State (1957), 237 Ind. 374, 146 N.E.2d 240, or coerced, equivocal, wholly uncorroborated testimony of "incredible dubiosity," Gaddis v. State (1969), 253 Ind. 73, 251 N.E.2d 658, have we impinged on a jury's responsibility to judge the credibility of witnesses." Rodgers v. State (1981), Ind., 422 N.E.2d 1211.

This Court will only determine the sufficiency, not reweigh the evidence. William McGuinn testified as to the existence of an agreement between appellant, Hare and himself to kill Junior Staats and McGuinn and Hare did in fact kill him. While his testimony was vague in certain respects regarding details of the agreement, as a whole it contained information sufficient to support the conviction of conspiracy to commit murder. As Justice Pivarnik stated in Williams v. State (1980), Ind., 274 Ind. 94, 409 N.E.2d 571:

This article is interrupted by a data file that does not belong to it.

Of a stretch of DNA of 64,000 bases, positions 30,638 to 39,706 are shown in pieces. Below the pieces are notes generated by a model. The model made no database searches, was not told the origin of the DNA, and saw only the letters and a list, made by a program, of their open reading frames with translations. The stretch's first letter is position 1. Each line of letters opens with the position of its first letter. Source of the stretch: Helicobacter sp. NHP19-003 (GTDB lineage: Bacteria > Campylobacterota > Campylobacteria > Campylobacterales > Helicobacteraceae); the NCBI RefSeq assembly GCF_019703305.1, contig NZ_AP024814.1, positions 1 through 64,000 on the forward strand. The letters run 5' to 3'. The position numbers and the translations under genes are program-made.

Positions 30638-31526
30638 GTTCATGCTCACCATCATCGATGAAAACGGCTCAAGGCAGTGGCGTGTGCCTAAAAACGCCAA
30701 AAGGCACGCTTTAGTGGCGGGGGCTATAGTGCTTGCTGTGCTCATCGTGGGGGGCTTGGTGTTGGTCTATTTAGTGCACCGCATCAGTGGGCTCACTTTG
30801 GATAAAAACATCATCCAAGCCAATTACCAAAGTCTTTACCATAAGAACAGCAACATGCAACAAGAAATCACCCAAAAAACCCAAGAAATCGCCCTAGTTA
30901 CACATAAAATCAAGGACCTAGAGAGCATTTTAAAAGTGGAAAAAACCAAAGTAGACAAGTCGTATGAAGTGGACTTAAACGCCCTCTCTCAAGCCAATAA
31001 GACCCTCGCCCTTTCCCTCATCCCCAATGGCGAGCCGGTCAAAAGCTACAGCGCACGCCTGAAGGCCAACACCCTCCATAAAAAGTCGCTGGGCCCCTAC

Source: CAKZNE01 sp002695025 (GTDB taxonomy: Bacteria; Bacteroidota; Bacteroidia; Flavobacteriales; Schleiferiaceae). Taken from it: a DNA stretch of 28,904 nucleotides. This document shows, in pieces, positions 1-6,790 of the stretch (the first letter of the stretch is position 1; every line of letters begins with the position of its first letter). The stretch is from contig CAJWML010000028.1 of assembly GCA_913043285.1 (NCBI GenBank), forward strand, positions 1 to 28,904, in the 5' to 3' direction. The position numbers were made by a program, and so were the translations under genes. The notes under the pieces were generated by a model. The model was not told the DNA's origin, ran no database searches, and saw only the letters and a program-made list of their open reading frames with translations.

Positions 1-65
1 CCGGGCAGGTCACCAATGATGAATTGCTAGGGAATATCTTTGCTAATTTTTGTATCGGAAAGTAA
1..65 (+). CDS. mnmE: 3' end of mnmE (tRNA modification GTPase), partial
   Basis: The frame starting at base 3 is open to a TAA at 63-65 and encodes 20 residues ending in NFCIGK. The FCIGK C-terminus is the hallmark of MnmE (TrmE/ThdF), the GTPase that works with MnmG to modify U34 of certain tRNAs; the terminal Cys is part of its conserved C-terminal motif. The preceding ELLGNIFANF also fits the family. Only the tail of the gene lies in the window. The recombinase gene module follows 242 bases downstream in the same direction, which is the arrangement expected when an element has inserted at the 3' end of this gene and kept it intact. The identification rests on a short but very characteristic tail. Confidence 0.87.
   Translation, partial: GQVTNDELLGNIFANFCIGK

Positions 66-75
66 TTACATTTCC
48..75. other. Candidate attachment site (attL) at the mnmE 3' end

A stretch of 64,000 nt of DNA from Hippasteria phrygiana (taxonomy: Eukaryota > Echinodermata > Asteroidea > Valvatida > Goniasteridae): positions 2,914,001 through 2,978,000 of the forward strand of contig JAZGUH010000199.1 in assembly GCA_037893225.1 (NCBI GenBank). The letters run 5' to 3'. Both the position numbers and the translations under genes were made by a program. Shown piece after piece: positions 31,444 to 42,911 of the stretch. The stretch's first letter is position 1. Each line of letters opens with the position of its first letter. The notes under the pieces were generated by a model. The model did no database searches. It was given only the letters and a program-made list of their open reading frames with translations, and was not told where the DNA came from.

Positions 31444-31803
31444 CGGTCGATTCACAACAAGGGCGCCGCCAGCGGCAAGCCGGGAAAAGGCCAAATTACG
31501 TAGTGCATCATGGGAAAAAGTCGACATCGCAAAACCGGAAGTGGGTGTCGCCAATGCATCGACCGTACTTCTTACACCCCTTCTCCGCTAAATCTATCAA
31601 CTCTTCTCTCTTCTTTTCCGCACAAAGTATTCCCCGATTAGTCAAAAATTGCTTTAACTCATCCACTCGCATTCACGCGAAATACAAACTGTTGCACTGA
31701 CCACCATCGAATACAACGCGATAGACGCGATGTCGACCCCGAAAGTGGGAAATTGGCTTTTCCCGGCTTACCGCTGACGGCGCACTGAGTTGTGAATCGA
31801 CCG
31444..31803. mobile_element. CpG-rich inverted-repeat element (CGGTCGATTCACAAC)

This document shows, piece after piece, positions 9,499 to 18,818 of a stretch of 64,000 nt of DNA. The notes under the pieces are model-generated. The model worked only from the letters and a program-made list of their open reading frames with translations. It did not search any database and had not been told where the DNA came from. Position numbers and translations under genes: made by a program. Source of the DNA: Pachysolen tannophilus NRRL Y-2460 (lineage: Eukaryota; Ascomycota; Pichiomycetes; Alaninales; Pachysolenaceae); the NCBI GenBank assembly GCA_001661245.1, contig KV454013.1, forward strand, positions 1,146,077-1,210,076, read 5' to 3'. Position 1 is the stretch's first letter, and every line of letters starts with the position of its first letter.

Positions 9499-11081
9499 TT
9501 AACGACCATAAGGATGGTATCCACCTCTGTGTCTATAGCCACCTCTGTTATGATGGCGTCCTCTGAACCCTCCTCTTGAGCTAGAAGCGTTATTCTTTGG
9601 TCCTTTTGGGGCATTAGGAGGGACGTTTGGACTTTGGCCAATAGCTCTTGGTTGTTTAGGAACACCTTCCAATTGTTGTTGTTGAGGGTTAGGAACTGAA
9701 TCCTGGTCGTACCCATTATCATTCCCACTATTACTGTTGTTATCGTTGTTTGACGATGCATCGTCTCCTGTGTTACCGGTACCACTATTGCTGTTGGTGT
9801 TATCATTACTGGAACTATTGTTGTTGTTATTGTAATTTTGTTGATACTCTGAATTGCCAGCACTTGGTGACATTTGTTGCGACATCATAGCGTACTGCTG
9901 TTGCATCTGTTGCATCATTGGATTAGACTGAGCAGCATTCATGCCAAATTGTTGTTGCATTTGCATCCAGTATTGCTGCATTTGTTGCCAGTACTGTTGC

"[T]his Court has explained conspiracy in various terms. ... [T]here must be an agreement, in the sense of a common purpose and understanding, to commit the intended felony, by joining at its formation or by participating in it after it has been formed. It is sufficient if the minds of the parties meet understandingly to bring about an intelligent and deliberate agreement to commit the offense, even though the agreement is not manifest by any formal words ... To prove a conspiracy, the prosecution does not need to show a formal arrangement or the parties' use of specific words ... A conviction may rest on circumstantial evidence alone; while evidence of a mere relationship or association is not sufficient, a conspiracy may be inferred from acts of the parties in pursuance of an apparent criminal purpose they have in common ..." Id., 409 N.E.2d at 573. [citations omitted]